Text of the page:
A commuter watchdog group is raising concerns about a different kind of LIRR delay — one having to do with the release of the agency’s plans to deal with expected service disruptions in Penn Station this summer.
The Long Island Rail Road Commuter Council issued a statement Monday pointing out that, with just over one month to go before Amtrak’s infrastructure renewal project in Penn results in service outages for riders, the LIRR has yet to release details of how it will move its customers to and from Manhattan during July and August.
Amtrak, which owns and operates Penn Station, and NJ Transit, which also operates trains out of the station, both released detailed service plans for the summer by last week. LIRR officials said they expected to release a plan by last Thursday.
“Riders continue to ask the LIRR: ‘Where’s the plan?’ ” Commuter Council Chairman Mark Epstein said. “Amtrak and the Long Island Rail Road have a duty to this region to complete and release service schedules now so those who depend on the railroad may make their own plans for this summer’s disruptions.”
The LIRR on Monday did not provide any information on when a plan would be released.
“Our top priority during Amtrak’s Penn Station construction work this summer is to ensure that LIRR riders are minimally impacted and we are finalizing plans to ensure that,” said railroad spokesman Aaron Donovan.
Metropolitan Transportation Authority officials and Gov. Andrew M. Cuomo have offered some information on the LIRR plan, which will include diverting rush-hour trains to stations other than Penn so commuters can transfer to subways, and supplementing railroad service with ferries and coach bus services.
There’s been no indication whether the MTA is considering reducing fares for riders during the service outages, as NJ Transit has vowed to do for its affected customers.
Whatever the LIRR ultimately does, the Commuter Council said riders and their employers need time and specifics to make plans, whether they include scheduling vacations, or working different hours or from different locations.
“Advance alternative work arrangements not only will benefit riders and employers, but will also serve to take pressure off Penn Station during crucial peak hours,” the council said.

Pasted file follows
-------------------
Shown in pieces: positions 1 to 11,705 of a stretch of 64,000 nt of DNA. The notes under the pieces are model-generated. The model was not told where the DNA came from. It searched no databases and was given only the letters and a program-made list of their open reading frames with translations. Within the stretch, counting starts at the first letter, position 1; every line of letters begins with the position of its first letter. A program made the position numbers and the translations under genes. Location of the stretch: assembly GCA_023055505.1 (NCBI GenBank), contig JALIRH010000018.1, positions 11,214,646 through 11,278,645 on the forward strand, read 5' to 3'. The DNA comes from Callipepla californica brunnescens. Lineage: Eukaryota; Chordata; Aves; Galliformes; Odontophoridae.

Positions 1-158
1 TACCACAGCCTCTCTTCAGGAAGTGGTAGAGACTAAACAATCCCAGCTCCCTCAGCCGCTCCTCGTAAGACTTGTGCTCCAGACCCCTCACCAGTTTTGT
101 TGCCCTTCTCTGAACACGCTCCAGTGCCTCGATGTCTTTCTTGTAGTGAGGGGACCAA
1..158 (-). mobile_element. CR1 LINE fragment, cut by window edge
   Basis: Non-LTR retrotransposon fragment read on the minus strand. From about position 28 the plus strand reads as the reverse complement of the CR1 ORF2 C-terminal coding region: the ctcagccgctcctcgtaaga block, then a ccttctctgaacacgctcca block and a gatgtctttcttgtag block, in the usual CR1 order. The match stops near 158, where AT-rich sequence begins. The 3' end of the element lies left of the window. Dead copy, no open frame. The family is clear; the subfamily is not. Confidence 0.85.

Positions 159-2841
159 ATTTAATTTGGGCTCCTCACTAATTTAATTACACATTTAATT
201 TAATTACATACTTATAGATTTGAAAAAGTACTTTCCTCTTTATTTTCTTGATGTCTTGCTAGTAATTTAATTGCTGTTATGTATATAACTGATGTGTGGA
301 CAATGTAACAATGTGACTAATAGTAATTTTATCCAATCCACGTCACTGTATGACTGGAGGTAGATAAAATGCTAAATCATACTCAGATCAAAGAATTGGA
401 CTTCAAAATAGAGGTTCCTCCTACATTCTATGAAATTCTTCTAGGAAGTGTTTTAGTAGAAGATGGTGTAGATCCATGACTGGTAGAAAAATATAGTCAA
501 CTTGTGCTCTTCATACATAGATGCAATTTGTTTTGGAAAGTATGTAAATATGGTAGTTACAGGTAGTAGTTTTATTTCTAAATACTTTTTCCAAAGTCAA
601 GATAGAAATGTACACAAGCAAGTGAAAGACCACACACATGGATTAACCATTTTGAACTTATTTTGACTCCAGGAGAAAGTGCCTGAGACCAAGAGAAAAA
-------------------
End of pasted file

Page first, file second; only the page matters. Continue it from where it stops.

Amtrak has said that from July 10 to Sept. 1, it will take three of Penn Station’s 21 tracks out of service to perform needed infrastructure renewal work. The project follows a series of Amtrak-related service problems in Penn, including two derailments in just over a week.
Meanwhile, a key state lawmaker Monday raised the possibility of securing federal disaster relief funding to address the commuting crisis at Penn Station.
Assemb. Jeffrey Dinowitz (D-Bronx), chairman of his chamber’s Standing Committee on Corporations, Authorities and Commissions, said Monday he had sent a letter to President Donald Trump urging him to intervene in the situation, whether by signing an executive order or declaring the situation a federal emergency.
“We are on the brink of a catastrophic failure that would impact millions of commuters and devastate our economy,” Dinowitz said. “We must call for federal intervention to provide emergency relief to prevent Penn Station from devolving into a catastrophe that prevents millions from functioning and from crippling our transportation system.”
Also Monday, Sen. Elaine Phillips (R-Manhasset) called on the MTA to roll back its recent 4 percent fare increase during the summer outages.
“LIRR customers shouldn’t have to pay more for reduced service,” Phillips wrote in a letter to the MTA Board. “Fare reductions must be part of the MTA’s plan for the Penn Station rebuilding project.”
The letters come as Trump kicked off what his administration has dubbed “Infrastructure Week,” which will include various events and initiatives aimed at advancing his infrastructure agenda.